It's usually best to present homogeneous (comparable) information as a list rather than as cards. The Android Gmail app is a good example of a list. Although there are more than three lines available per email, the email list shows only the sender, subject, and first line of text. This is appropriate because email is often repetitive and the user often doesn't need to read the email to know what's in it; the summary is sufficient.
However, if no reasonable summary is possible for the information you're presenting, you should definitely use cards instead of a list. The Material Design specs are clear: "To display more than three lines of text, use a card."
If you're thinking about going beyond the Material Design guidelines, the Salesforce Lightning Design System has an example of a list-like control with varying row heights and sometimes many lines of text:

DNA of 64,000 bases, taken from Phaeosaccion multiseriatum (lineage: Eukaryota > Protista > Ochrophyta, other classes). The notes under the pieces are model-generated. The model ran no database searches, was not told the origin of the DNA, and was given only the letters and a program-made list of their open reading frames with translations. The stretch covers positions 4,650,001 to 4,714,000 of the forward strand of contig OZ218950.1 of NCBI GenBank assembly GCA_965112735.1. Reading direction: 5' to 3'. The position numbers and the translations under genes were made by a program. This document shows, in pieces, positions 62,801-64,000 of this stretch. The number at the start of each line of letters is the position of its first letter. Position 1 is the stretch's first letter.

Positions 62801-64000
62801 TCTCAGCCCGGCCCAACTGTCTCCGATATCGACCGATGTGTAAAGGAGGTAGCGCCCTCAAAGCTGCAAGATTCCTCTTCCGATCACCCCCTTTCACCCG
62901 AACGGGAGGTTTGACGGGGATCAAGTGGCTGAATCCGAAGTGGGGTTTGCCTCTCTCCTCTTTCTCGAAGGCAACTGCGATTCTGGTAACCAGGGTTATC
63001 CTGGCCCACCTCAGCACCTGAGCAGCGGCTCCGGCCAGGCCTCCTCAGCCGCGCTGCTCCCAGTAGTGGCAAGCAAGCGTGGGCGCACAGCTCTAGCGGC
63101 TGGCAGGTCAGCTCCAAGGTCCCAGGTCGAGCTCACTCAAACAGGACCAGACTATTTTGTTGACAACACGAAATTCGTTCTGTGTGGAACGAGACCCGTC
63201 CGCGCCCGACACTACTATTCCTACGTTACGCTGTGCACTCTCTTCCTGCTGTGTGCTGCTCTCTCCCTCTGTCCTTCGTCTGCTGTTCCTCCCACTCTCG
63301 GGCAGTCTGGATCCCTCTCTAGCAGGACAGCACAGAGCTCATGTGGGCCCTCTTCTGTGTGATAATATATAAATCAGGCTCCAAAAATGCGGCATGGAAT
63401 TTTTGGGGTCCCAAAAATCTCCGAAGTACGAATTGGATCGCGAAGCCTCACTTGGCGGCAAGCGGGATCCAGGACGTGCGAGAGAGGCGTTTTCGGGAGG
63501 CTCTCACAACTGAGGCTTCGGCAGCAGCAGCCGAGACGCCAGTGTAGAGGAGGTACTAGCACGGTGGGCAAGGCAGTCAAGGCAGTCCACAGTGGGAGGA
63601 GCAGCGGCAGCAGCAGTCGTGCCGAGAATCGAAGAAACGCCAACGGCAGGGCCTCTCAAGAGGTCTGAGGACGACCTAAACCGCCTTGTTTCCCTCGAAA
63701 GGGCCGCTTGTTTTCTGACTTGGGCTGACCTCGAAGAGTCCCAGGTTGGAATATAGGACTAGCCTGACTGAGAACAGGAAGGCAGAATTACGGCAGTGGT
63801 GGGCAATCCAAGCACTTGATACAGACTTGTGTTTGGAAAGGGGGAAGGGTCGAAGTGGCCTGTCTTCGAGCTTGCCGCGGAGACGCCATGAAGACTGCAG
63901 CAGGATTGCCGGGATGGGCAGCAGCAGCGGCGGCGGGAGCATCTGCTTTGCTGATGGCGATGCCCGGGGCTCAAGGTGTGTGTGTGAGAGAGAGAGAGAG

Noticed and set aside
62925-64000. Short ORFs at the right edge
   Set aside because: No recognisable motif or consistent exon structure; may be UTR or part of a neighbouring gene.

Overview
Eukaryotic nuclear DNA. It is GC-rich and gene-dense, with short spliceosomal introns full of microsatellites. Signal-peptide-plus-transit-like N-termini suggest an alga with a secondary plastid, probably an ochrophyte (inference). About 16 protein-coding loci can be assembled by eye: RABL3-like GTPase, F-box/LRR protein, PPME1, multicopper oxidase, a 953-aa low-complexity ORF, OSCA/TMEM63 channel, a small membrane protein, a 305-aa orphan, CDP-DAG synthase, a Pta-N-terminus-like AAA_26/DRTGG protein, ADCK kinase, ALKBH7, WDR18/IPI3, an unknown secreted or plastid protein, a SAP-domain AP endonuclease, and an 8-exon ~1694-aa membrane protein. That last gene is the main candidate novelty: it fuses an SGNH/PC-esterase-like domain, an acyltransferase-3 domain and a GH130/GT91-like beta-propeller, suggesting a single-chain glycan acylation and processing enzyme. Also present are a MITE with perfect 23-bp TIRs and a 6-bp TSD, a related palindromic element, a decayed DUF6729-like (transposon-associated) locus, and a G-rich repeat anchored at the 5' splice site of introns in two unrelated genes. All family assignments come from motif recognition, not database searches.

In this example, you can see that the controls on the right become irregularly spaced, which looks messy (especially on wide screens), but the controls on the left always look tidy due to the vertical lines connecting them. Without the vertical lines, this example would be all bad, but with the vertical lines, it's a good example of a control that's almost but not quite a list. It's possible that the widget you're creating is also not quite a list.